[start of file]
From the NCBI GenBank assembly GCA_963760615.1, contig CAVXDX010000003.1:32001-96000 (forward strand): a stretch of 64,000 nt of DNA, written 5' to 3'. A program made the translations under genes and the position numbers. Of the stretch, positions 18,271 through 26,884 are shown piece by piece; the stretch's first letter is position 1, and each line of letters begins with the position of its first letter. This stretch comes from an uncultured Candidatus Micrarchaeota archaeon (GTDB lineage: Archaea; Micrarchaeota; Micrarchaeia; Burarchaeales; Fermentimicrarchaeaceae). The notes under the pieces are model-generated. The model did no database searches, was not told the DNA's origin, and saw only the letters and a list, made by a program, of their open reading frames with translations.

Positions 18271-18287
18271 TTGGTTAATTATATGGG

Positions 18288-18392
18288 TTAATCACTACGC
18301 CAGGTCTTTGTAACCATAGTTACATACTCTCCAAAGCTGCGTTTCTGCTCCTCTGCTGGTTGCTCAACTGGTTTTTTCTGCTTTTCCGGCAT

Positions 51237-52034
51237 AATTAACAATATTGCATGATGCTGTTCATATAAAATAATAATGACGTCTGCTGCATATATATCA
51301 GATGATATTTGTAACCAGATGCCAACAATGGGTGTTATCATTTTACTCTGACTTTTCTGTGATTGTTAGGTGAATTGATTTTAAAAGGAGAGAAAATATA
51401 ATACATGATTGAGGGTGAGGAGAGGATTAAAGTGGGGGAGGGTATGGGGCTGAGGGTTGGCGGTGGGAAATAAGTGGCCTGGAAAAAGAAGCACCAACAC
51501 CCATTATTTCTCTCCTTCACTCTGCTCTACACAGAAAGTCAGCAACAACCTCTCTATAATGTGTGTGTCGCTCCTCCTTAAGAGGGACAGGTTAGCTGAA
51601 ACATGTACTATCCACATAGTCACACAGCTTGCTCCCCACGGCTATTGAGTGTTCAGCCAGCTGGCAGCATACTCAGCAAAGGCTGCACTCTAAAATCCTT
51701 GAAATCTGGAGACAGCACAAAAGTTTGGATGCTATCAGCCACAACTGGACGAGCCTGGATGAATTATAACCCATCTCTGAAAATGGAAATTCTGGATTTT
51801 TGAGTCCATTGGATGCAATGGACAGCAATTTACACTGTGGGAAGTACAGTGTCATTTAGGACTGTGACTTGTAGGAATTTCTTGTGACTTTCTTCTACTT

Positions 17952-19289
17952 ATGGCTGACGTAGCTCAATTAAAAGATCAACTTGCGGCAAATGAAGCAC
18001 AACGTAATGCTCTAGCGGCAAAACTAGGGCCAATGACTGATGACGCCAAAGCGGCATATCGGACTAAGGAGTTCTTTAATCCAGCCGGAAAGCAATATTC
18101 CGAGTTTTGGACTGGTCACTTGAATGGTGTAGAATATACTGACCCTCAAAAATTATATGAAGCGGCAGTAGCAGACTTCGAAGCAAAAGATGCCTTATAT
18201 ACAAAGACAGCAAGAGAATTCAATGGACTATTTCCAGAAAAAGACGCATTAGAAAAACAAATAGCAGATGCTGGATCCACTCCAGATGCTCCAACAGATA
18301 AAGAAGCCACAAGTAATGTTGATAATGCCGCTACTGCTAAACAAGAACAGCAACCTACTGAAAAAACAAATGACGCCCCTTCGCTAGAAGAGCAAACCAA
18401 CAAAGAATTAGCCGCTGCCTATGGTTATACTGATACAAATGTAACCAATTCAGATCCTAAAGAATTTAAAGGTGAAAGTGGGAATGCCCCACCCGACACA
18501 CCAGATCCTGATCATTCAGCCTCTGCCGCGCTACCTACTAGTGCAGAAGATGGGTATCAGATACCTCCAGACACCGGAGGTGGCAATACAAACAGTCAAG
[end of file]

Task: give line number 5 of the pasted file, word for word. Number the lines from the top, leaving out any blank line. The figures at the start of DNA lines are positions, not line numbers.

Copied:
18288 TTAATCACTACGC